Shimel: Is this competing with that, do you think? Or, I mean, I realize they come at it from a different angle altogether, the old traditional skin and, “Let me tell you what’s out there” rather than querying an existing base. But fundamentally, the problem it solves—what do you think?

Grossman: We don’t—yeah, yeah, we don’t think it competes with Tanium or BigFix, and I’ll tell you why.

So, let’s parse the problem down. There’s all the things that a company owns that’s publicly facing—you know, websites, mail servers, DNS servers, and things like that. And then they have all their internal IT and their IT assets that are shielded from the Internet—all their desktops, routers, servers, and things like that.

Bit Discovery is primarily focused on everything that’s public. That can have some overlap with BigFix and Tanium, but not really. So, what Tanium and BigFix do, it’s more at the host layer, you know, OSI Layer 6 and down and not necessarily the web, like, where we’re focused. And that’s the other difference is the layer. So, we’re looking right now at websites—we have data for far more than just websites, and we’re not doing much in the way of patch management and configuration. It’s usually just asset inventory. We’re not keeping track of Windows devices and attachments, you know, things like that.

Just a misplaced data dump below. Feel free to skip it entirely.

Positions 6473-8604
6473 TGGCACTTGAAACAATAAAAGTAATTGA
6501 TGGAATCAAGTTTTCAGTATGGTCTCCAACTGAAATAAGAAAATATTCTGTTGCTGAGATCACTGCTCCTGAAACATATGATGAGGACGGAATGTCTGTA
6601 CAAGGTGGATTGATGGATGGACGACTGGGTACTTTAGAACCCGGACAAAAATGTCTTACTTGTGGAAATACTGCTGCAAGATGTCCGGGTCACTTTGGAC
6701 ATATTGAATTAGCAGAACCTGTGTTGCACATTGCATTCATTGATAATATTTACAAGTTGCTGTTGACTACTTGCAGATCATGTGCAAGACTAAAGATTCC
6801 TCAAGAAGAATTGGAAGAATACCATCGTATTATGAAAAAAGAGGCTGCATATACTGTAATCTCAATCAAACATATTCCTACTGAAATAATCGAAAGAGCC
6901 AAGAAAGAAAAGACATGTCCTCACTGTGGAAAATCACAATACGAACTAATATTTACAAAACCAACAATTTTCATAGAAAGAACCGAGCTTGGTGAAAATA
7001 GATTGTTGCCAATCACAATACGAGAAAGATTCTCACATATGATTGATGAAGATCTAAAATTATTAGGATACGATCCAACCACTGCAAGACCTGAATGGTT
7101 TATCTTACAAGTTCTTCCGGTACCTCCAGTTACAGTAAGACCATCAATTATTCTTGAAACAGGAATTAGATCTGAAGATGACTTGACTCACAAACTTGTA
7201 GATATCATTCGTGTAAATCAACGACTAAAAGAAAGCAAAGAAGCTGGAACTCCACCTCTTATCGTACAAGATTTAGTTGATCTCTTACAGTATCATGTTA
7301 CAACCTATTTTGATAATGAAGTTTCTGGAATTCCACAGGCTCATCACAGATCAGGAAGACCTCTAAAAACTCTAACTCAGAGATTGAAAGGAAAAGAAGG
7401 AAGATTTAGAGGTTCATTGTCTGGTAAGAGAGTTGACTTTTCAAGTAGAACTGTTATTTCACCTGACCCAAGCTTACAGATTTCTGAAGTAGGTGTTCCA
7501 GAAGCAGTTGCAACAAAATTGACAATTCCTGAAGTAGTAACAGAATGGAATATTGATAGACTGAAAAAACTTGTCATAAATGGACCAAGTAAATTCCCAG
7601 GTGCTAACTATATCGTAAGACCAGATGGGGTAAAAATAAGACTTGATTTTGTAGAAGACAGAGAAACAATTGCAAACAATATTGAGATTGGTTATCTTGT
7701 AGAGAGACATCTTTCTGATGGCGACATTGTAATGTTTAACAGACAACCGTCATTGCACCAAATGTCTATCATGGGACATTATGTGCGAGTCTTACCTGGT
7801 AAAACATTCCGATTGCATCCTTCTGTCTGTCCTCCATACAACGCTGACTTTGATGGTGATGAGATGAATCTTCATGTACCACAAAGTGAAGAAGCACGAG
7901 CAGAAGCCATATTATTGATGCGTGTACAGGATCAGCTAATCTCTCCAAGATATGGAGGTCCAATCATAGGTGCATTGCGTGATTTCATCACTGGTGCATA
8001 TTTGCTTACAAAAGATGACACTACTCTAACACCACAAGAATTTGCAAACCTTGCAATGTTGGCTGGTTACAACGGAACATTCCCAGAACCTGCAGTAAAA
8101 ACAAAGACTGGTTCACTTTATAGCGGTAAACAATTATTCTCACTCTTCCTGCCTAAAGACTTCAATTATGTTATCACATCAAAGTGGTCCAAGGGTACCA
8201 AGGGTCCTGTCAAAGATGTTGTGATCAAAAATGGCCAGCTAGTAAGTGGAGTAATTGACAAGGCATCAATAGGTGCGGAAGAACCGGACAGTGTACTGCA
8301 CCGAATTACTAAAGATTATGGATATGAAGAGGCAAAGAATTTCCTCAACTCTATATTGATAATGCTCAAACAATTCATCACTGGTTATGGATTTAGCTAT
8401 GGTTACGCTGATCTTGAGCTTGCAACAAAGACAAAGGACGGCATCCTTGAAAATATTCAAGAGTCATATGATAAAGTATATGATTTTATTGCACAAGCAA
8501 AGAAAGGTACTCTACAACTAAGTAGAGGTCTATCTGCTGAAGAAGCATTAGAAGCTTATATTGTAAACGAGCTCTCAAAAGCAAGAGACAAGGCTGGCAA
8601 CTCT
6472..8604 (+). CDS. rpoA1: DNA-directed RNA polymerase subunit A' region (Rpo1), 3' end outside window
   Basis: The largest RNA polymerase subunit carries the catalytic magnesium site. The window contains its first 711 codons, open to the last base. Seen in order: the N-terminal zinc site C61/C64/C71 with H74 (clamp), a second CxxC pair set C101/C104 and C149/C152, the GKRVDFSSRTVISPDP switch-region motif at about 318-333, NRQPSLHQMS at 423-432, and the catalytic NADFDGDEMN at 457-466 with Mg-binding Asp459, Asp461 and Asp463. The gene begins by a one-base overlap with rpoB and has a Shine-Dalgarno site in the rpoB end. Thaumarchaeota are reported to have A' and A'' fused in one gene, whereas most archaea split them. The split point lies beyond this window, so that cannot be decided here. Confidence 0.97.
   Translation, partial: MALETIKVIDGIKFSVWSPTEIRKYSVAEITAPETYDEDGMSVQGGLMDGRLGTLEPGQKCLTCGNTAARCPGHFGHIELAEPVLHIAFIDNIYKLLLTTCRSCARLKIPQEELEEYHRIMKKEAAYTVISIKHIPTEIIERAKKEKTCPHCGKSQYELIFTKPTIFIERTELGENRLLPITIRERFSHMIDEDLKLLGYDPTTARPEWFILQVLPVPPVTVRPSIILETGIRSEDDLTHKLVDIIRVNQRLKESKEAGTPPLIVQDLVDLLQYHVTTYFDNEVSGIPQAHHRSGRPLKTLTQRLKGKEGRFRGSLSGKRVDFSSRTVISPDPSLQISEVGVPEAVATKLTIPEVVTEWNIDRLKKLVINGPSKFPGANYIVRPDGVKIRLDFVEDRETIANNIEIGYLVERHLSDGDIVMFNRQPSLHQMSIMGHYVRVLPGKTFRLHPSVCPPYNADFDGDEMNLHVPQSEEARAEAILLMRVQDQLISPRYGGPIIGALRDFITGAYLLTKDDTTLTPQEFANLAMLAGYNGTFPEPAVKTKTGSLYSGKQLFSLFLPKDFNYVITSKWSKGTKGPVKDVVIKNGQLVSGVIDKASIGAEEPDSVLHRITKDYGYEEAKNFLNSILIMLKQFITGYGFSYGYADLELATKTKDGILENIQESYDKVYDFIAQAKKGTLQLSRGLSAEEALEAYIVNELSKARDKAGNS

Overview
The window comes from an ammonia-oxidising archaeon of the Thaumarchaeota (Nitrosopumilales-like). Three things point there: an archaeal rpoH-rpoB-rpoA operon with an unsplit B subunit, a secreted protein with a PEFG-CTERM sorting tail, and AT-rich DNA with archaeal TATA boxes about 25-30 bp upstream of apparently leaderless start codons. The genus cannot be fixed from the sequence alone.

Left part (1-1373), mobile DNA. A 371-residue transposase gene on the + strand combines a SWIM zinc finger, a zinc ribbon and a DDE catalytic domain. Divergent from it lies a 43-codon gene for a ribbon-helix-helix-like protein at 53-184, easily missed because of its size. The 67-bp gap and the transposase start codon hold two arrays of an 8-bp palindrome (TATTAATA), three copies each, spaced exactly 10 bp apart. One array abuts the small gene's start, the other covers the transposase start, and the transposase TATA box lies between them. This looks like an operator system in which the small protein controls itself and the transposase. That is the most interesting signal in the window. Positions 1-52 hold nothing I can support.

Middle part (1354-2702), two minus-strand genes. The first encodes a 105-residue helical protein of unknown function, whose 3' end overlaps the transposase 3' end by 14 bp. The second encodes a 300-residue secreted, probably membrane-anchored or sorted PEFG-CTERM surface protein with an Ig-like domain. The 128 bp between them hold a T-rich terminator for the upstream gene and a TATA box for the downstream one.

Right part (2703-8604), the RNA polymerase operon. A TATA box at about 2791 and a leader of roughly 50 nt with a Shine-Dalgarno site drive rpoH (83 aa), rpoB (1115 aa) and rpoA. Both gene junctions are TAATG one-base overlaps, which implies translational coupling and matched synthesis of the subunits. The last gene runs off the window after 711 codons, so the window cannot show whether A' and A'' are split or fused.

So, it’s just a different layer and a different focus entirely. You really need both, but it’s gonna be separate.

Hansen: Yeah. How I like to say that that’d be different is, from the Internet, obviously, an internal attacker would be a terrible thing—like, really, really terrible. But you kinda already had to make a bunch of mistakes to have an internal attacker. From the external Internet, it’s just much easier for an attacker to attack your web application, which is why we see so many successful breaches from the Internet through websites.

The other problem is—and when you’re talking about the difference between those two—a lot of times, the company don’t actually own whatever they’re pointing their DNS to. They’re pointing it at a mail server, but that mail server is Google, or they’re pointing their website, but that website is a WP Engine or something, you know what I mean? It’s a third party that’s doing it, so you’re not gonna run any sort of agent or you’re not gonna probe your internal network and find that stuff, you know what I mean?